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Multicausal Analysis on Water Deterioration Processes Present in a Drinking Water Treatment System

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The fluctuation of water turbidity has been studied during summer in the settling tanks of a drinking water treatment plant. Results from the multiple cause‐effect model indicated that five main pathways interactively influenced thequalityof tank water. During rain, turbidity levels increased mainly as a result of decreasing pH and anaerobic reactions (partial effect = 68%). Increasing water temperature combined with dissolved oxygen concentration (partial effect = 64%) was the key parameterforcontrolling decreases in water turbidity during nighttime periods after a rainy day. The dominant factor influencing increases in turbidity during sunny daytime periods was algal blooms (partial effect = 86%). However, short-circuiting waves (partial effect = 77%) was the main cause for increased nighttime water turbidityafter a sunny day. The trade offbetween regulatory pathways was responsible for environmental changes, and the outcome was determined by the comparative strengths of each pathway.

Keywords: algal bloom; multiple causality analysis; sedimentation; thermal density currents; turbidity; water supply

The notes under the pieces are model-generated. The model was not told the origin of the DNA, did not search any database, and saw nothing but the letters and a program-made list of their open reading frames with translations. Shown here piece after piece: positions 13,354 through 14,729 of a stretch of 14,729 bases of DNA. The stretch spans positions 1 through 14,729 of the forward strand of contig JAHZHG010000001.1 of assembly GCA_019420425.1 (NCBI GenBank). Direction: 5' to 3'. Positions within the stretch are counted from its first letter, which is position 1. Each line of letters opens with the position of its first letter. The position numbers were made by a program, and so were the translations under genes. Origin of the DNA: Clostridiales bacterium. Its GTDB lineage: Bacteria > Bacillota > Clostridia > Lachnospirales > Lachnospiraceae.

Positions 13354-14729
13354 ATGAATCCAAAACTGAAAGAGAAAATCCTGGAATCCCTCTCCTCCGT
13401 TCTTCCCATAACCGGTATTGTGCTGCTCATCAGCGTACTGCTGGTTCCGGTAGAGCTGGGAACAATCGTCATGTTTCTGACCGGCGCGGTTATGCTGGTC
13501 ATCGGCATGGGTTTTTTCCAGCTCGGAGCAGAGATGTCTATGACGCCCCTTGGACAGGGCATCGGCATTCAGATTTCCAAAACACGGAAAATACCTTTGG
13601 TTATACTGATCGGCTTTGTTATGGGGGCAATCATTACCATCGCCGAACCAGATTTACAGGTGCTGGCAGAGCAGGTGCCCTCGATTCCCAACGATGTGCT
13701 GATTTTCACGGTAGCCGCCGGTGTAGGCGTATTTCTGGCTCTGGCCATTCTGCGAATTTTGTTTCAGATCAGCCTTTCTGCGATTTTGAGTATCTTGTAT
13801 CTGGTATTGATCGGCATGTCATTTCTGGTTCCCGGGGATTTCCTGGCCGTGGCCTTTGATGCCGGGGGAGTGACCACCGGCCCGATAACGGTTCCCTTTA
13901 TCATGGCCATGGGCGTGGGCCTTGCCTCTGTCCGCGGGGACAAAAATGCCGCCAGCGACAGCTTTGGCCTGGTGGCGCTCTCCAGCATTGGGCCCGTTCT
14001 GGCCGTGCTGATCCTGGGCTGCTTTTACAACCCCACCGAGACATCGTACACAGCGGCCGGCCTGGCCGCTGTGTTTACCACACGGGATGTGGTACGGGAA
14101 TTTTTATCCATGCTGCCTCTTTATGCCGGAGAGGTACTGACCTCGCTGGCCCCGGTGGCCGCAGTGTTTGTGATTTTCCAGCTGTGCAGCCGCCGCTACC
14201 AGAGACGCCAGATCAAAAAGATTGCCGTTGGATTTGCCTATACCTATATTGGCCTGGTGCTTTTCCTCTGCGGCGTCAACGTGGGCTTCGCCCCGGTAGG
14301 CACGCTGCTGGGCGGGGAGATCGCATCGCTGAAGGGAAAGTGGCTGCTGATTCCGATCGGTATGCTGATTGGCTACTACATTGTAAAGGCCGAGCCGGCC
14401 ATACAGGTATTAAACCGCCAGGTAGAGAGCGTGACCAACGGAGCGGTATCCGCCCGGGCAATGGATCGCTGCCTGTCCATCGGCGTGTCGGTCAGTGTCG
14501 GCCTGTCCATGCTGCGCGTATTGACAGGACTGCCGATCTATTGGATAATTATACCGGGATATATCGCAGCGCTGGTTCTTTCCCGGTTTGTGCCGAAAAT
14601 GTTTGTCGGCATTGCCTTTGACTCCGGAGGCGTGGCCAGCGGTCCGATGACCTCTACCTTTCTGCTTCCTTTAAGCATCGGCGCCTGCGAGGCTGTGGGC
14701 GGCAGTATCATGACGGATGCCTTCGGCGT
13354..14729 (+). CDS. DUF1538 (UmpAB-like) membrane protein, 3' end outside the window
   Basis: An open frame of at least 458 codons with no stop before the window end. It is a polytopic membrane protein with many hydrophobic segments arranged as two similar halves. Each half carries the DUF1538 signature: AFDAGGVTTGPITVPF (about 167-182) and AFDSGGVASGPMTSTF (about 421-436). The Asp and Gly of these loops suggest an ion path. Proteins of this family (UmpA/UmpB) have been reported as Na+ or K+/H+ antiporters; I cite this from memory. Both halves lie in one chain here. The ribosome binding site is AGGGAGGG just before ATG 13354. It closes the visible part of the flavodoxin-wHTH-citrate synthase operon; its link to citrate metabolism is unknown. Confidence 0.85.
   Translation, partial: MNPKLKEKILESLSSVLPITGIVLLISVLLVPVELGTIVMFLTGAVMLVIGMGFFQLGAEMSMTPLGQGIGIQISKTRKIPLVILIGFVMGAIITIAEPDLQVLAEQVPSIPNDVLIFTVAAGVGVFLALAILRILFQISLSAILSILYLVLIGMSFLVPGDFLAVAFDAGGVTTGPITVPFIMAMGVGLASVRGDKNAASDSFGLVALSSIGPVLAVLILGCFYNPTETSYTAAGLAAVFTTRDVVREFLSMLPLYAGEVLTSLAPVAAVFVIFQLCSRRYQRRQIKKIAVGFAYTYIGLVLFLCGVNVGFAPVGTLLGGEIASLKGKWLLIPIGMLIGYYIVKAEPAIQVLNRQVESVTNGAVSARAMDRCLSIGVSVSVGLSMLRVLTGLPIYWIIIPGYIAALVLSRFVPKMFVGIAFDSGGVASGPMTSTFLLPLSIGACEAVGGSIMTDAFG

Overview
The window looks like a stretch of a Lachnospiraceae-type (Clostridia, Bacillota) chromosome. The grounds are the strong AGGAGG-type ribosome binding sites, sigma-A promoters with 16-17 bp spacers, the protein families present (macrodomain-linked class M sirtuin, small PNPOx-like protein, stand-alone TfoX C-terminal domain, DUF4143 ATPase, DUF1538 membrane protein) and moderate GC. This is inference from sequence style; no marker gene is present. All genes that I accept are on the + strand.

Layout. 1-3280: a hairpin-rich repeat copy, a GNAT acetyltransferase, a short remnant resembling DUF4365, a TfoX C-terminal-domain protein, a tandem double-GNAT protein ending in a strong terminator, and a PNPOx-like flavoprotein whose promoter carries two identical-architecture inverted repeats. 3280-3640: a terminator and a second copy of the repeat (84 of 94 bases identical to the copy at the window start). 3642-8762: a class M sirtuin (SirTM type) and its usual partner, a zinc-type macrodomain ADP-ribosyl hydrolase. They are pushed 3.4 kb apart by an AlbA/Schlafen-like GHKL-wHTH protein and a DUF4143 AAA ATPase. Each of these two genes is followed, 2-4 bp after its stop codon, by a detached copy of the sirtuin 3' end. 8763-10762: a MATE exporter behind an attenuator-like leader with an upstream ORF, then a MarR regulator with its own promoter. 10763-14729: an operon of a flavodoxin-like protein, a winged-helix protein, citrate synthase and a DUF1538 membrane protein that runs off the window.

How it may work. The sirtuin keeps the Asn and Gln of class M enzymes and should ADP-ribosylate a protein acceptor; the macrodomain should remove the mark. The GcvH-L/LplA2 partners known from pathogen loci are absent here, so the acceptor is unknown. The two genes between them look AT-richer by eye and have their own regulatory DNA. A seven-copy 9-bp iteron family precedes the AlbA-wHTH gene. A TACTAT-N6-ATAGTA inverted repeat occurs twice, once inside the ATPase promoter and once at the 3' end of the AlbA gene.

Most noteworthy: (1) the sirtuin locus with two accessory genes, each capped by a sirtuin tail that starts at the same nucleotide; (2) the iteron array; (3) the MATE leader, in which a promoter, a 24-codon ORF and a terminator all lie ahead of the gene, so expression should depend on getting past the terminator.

Document Type: Research Article


Affiliations: 1:  State Key Laboratory of Urban Water Resource and Environment, School of Municipal and Environmental Engineering, Harbin Institute of Technology, Harbin, China. 2:  Chemical and Biomolecular Engineering, National University of Singapore, Singapore.

Publication date: 2013-03-01

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  • Water Environment Research (WER) is published monthly, including an annual Literature Review. A subscription to WER includes access to the latest content back to 1992, as well as access to fast track articles. An individual subscription is valid for 12 months from month of purchase.

    Water Environment Research� (WER�) publishes peer-reviewed research papers, research notes, state-of-the-art and critical reviews on original, fundamental and applied research in all scientific and technical areas related to water quality, pollution control, and management. An annual Literature Review provides a review of published books and articles on water quality topics from the previous year.

    Published as: Sewage Works Journal, 1928 - 1949; Sewage and Industrial Wastes, 1950 - 1959; Journal Water Pollution Control Federation, 1959 - Oct 1989; Research Journal Water Pollution Control Federation, Nov 1989 - 1991; Water Environment Research, 1992 - present.
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